A word never to be used by me for mine: "wain". Wee one. Child. Pronounced 'way in', or 'weigh in' - depending on the county. The 'way in' to a country whose border I cannot cross. To 'weigh in' on conversations, of playgrounds and GAA matches and first loves, to which I will remain a stranger.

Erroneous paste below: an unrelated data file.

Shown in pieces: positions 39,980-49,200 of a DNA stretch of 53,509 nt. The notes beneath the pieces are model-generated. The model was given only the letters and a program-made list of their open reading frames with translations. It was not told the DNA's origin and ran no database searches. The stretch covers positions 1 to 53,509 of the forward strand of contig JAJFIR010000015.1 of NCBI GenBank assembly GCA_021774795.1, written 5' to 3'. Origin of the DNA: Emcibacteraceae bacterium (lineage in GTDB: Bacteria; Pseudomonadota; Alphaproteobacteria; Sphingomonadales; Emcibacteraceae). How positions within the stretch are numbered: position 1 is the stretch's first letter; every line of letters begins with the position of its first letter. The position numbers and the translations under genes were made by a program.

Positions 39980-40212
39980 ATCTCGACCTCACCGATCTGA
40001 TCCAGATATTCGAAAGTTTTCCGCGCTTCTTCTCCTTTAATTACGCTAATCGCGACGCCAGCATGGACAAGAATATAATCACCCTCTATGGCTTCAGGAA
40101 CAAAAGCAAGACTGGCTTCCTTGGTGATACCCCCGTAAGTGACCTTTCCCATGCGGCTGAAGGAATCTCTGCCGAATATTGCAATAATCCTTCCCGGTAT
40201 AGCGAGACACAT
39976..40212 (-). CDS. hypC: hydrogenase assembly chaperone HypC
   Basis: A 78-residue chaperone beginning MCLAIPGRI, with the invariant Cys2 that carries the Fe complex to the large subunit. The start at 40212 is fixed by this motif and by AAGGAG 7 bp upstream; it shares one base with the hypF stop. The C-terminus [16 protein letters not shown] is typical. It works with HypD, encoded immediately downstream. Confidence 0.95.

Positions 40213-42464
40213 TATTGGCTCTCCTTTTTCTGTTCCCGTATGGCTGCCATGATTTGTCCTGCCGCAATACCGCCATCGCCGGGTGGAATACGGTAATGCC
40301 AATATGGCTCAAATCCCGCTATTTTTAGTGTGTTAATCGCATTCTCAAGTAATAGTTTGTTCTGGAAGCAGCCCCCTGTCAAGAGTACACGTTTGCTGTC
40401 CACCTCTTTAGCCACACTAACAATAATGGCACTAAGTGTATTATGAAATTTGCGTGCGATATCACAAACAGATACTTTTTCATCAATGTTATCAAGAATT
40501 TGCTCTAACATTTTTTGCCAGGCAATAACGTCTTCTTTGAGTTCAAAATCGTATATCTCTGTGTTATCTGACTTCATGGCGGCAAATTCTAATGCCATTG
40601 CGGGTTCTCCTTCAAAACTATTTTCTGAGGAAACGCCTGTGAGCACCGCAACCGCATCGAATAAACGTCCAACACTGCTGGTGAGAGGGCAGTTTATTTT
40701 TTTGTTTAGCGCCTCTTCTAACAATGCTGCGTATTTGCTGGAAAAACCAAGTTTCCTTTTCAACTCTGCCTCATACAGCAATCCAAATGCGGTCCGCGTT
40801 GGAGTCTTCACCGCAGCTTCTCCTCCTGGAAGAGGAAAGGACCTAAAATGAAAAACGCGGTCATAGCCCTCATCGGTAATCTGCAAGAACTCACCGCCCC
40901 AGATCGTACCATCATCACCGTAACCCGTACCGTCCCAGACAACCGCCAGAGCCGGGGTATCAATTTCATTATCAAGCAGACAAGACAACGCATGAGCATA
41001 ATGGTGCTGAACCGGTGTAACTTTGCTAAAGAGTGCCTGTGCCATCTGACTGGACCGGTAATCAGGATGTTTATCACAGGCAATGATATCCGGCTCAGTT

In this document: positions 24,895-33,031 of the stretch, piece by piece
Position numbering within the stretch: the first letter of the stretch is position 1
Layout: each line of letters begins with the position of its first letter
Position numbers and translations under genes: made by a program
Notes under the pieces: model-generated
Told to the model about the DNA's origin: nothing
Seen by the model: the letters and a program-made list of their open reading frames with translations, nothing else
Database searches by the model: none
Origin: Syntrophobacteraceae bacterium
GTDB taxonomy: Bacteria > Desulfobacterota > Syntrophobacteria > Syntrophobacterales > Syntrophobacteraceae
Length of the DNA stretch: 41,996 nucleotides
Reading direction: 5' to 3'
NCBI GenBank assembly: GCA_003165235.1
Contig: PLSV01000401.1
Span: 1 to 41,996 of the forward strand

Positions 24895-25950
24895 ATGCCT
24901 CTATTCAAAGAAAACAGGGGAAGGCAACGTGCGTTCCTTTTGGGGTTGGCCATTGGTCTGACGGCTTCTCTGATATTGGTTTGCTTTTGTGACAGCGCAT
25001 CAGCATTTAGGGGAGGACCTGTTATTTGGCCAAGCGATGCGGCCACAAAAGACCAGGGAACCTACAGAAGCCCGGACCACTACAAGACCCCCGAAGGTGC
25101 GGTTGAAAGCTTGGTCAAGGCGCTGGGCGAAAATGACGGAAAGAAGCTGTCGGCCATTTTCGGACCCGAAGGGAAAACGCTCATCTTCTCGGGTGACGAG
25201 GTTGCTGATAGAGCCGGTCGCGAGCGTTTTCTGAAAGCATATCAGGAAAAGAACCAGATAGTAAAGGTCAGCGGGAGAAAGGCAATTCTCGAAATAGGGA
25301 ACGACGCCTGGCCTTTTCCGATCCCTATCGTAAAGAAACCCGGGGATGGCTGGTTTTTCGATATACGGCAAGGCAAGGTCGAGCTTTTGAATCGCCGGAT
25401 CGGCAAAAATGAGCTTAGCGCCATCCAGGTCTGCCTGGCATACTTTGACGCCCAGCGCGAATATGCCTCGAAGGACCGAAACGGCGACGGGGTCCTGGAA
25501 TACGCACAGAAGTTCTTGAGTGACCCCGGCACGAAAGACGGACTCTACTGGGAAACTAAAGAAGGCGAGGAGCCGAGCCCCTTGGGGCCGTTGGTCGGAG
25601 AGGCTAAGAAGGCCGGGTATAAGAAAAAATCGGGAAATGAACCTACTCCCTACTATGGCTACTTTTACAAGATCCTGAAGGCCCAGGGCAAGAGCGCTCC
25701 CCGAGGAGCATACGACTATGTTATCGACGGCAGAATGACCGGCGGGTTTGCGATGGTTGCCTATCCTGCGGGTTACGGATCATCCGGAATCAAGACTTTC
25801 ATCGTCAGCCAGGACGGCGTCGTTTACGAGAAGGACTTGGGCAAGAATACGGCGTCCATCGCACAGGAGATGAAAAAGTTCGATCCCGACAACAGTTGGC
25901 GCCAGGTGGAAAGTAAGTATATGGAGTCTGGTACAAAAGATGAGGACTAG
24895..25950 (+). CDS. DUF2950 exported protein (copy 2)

So it is bittersweet when Siún, my niece, asks to hold my hand. We are walking on a path to the pier, where we'll wait for a ferry to return us to the mainland across the bay dotted with tiny islands crowned with houses and stone ruins. Between us wavers the image of that wanted child, keenly felt but nevertheless just an image. Her smile eclipses that child, for it is real and hard-won from this fiercely independent wain, who used to glare at me, distrustful, across dining tables; “young enough to think desire alone shapes the world.”